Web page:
I have struggled with the selection of the familial line for the Kinship Determination Project (KDP) for my certification portfolio. Only recently I have come to a final conclusion and I thought I would share my thought process.
Step 1: selected my proof topic
I do not have a lot of complicated proofs; most lend themselves to proof summaries. I do not have ancestors that were in this country before 1850 (the “tick mark censuses) and the village of origin was pretty clearly stated by all immigrants during their lifetime and it was corroborated by direct evidence in the original parish records. Few (almost none) screwed up their birth dates or divorced and changed their names etc. I have a few “problems” that fall outside that norm so I selected one of just the few. It is in my Swedish side of the family. This eliminated this line for consideration in other items for the portfolio due to the requirement that there be familial no overlap.
Step 2: selected the KDP lineage
This was more difficult. I had many choices but none seemed to be a story I wanted to tell. I listened to Judy Russell’s BCG presentation on KDPs (not yet online) and was inspired to look for the story. Then serendipity stepped in. While flying back from a business trip, I read the assigned article for the NGSQ study group for October. I finished that article and idly went on to read the next. About half way through that article I realized that the organization of article was similar to one I could use for my KDP. The organization was so clear and carefully laid out, I got very excited. It followed an immigrant to the United States with two additional generations. Since my family entered the US starting in the mid-1800s, any three generation study almost had to include an immigrant.
I pulled out my computer (not easy with the leg room you have on an airplane these days) and wrote out the outline in generic form. Then, using the generic outline, I outlined each familial line that I could use for the KDP. I laid out four options; two were quickly deleted from consideration. Two remained. I developed each a little more and decided on my mother’s paternal line from the immigrant forward. That lineage seemed to layout easier and better than the others. It was also one I could get excited about writing. I had already decided to do a descending genealogical summary because the layout of the summary seems easier for me to understand. I get lost with the ascending type.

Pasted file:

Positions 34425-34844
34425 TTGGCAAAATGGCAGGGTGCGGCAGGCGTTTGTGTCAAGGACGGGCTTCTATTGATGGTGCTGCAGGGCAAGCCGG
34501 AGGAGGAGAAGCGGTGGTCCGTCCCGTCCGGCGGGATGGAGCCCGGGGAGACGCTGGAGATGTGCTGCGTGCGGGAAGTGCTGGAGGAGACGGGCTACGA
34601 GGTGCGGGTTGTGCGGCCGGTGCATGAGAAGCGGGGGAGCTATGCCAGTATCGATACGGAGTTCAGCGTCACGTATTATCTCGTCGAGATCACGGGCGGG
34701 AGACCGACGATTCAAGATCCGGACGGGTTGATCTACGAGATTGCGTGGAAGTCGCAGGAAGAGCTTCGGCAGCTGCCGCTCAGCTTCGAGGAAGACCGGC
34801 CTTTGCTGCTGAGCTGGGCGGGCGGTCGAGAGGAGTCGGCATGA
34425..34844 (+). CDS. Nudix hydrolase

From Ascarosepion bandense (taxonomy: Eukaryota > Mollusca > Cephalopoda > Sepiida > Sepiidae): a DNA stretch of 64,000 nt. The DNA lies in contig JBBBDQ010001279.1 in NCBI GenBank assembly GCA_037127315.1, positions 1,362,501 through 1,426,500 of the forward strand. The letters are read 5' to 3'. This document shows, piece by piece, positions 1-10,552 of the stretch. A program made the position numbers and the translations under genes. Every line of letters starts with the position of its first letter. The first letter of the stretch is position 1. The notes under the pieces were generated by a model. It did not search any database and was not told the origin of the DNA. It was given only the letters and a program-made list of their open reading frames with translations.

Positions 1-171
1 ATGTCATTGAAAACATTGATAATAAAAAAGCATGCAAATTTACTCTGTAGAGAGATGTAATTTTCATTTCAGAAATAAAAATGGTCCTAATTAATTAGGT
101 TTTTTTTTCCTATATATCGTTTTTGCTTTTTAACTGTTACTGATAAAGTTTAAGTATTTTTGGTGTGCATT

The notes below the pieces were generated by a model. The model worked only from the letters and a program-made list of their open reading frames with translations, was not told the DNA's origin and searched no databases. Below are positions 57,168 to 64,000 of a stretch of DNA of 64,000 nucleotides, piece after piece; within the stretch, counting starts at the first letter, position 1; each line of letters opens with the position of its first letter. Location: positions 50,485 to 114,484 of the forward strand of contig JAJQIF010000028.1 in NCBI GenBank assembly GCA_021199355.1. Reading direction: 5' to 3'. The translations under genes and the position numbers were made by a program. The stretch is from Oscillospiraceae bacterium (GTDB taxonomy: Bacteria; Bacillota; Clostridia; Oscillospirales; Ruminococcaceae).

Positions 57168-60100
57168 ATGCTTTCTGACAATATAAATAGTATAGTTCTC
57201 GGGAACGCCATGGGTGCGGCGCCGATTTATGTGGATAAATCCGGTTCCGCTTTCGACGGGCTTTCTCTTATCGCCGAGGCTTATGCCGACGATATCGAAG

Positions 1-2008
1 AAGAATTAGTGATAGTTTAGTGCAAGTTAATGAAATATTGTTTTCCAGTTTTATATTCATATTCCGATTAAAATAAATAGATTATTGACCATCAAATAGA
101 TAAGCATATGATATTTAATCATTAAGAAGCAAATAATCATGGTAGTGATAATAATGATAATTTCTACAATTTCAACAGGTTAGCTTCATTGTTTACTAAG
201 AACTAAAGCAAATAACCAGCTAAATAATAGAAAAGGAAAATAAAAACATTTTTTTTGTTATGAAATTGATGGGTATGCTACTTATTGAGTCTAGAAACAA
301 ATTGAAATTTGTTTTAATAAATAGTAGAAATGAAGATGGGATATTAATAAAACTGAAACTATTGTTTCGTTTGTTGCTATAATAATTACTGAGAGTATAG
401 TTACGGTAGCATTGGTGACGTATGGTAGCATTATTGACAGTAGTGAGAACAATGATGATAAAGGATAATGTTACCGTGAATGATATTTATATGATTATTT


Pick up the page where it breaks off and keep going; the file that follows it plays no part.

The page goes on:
Step 3: select the document for transcription
Now you can select the document for transcription. I had tried to select this first and had a couple of documents transcribed. I just combed through my exhibits and picked one where I had not used that family line for other work. That was the one I used.
Step 4: start identifying gaps
The three generation KDP was going to involve a grand-uncle who I had done some work on but not enough. He is rather famous and so I started looking for his papers which I found in Special Collections all over the Midwest. Fun! I now feel I have a good plan with few gaps. The Case Study (proof argument) is also missing some information which I hope to gather at SLC when I go in January.
So that’s what I did. Your path will differ because your parameters are different. Nevertheless, a plan going forward is a great relief. I also would love to get started writing but a few other things are intervening. I can tell I need to prioritize my portfolio which I am not doing a very good job at…..yet.
What I have done since the last posting: The month I publish the SGS Bulletin is always one with few postings. I just cannot get that much done and still get paid in my day job! The Bulletin is now to the mailing service and I am very proud of it–we themed it on the Ethnic Communities of the Northwest. Five writers wrote on Native Americans, African Americans, Nordic, Japanese and Chinese. Starting on 8 November, I am speaking 3x at the Washington Family History Fair 2014, SGS (the 9th), the University of Washington Retirees Association (the 10th) and to the Stillaquamish Genealogical Society (the 11th). Whew!– I am totally psyched! This will be so much fun. (all that speaking in high school speech contests is paying off!) I checked out a book called Sustainable Genealogy: Solving your Family Myths and Legends by Hite. I will be writing a book review on it for this blog so stay tuned. (one of my presentations this coming weekend is on “Solving Family Myths Using the Principles of Logic.” Thanks to Jean Wilcox Hibben CG for her wise counsel on that one.
I am also starting to book lectures for next winter and spring. If anyone wants to talk to me about lecturing, let me know…..I would be excited about talking to your group!